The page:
Salt marshes across the Northeast and Mid-Atlantic are experiencing rapid expansion of interior shallow water areas, which are "eating" marshes from the inside out. Runnels, or shallow channels created to drain impounded water, have been recently used by resource managers across the Northeast US to restore tidal hydrology and vegetation in these areas. In this talk we will describe the origin, dynamics, and prevalence of interior shallow water areas in coastal marshes, and how runnels attempt to slow and reverse open water conversion through hydrologic modification. We will then discuss the history of runnel application as a "win-win" for mosquito management and wetland restoration, promising outcomes and lessons learned from existing projects.
About the Speakers
An NE CASC Postdoctoral Felllow at the Woodwell Climate Research Center, Alice Besterman is a coastal scientist interested in how global change (e.g. sea level rise) alters interactions between geomorphology and hydrology, and ecosystem processes. Her research focuses on primary production, trophic interactions, and food webs while paying particularly close attention to species and habitats of conservation interest.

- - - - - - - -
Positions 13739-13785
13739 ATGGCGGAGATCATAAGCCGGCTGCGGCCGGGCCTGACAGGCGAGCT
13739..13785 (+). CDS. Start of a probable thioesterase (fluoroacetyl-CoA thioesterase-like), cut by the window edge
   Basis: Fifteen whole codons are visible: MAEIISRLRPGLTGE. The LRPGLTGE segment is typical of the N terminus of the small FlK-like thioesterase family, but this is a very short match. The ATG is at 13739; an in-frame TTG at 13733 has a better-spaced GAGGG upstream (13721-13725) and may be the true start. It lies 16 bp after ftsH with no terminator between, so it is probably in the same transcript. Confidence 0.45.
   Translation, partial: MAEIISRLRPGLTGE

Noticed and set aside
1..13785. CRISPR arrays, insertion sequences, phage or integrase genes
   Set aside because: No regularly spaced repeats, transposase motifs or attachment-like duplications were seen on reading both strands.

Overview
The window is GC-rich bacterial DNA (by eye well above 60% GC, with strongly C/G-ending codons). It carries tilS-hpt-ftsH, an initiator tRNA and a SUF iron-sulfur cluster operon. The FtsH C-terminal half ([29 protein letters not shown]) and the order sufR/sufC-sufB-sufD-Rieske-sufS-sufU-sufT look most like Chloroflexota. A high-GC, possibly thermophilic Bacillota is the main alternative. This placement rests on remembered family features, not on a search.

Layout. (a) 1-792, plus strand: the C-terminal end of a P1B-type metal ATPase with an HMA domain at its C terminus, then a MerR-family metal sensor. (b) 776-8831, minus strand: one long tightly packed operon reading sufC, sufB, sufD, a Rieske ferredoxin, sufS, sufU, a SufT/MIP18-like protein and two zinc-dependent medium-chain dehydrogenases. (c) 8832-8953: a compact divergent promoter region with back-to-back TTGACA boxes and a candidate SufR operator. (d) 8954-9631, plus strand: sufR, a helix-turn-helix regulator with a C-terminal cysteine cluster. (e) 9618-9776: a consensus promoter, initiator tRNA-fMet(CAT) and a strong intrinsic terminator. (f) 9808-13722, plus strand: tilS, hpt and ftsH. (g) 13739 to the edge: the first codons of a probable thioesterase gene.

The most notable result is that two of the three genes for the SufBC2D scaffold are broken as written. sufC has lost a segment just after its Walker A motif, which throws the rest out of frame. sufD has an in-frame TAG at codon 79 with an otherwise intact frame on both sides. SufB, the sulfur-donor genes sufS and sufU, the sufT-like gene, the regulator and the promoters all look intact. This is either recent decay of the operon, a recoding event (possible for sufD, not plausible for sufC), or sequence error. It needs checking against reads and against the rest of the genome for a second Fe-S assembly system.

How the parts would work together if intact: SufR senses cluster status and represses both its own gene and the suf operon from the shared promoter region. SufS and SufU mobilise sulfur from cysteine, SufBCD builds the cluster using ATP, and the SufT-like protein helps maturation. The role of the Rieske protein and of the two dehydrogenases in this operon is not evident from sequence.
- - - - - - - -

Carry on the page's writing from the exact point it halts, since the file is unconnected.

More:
Diana Brennan is the Wetlands Coordinator for Bristol County Mosquito Control Project. She leads the planning, permitting, and monitoring of water management projects for mosquito control. She has contributed to the design and implementation of 6 projects using runnels.